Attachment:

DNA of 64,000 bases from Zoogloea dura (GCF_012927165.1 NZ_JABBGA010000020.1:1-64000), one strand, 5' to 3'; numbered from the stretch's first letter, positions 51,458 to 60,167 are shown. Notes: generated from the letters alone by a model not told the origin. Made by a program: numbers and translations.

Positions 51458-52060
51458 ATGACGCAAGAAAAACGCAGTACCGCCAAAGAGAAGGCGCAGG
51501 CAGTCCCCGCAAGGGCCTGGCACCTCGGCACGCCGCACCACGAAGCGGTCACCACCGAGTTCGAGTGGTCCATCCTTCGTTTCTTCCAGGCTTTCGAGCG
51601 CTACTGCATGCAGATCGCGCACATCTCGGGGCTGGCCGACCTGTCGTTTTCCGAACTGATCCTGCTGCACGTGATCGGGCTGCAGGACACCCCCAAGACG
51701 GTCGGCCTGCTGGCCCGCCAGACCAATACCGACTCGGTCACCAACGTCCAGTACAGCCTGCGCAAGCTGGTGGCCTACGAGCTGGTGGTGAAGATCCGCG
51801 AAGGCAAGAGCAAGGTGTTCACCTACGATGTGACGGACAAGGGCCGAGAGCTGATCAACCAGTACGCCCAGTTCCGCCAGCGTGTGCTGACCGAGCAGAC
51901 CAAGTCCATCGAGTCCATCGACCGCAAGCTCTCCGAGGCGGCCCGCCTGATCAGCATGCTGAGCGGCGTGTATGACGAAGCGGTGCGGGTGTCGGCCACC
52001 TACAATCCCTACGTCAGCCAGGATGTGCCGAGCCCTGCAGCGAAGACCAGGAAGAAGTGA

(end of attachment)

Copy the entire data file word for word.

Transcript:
DNA of 64,000 bases from Zoogloea dura (GCF_012927165.1 NZ_JABBGA010000020.1:1-64000), one strand, 5' to 3'; numbered from the stretch's first letter, positions 51,458 to 60,167 are shown. Notes: generated from the letters alone by a model not told the origin. Made by a program: numbers and translations.

Positions 51458-52060
51458 ATGACGCAAGAAAAACGCAGTACCGCCAAAGAGAAGGCGCAGG
51501 CAGTCCCCGCAAGGGCCTGGCACCTCGGCACGCCGCACCACGAAGCGGTCACCACCGAGTTCGAGTGGTCCATCCTTCGTTTCTTCCAGGCTTTCGAGCG
51601 CTACTGCATGCAGATCGCGCACATCTCGGGGCTGGCCGACCTGTCGTTTTCCGAACTGATCCTGCTGCACGTGATCGGGCTGCAGGACACCCCCAAGACG
51701 GTCGGCCTGCTGGCCCGCCAGACCAATACCGACTCGGTCACCAACGTCCAGTACAGCCTGCGCAAGCTGGTGGCCTACGAGCTGGTGGTGAAGATCCGCG
51801 AAGGCAAGAGCAAGGTGTTCACCTACGATGTGACGGACAAGGGCCGAGAGCTGATCAACCAGTACGCCCAGTTCCGCCAGCGTGTGCTGACCGAGCAGAC
51901 CAAGTCCATCGAGTCCATCGACCGCAAGCTCTCCGAGGCGGCCCGCCTGATCAGCATGCTGAGCGGCGTGTATGACGAAGCGGTGCGGGTGTCGGCCACC
52001 TACAATCCCTACGTCAGCCAGGATGTGCCGAGCCCTGCAGCGAAGACCAGGAAGAAGTGA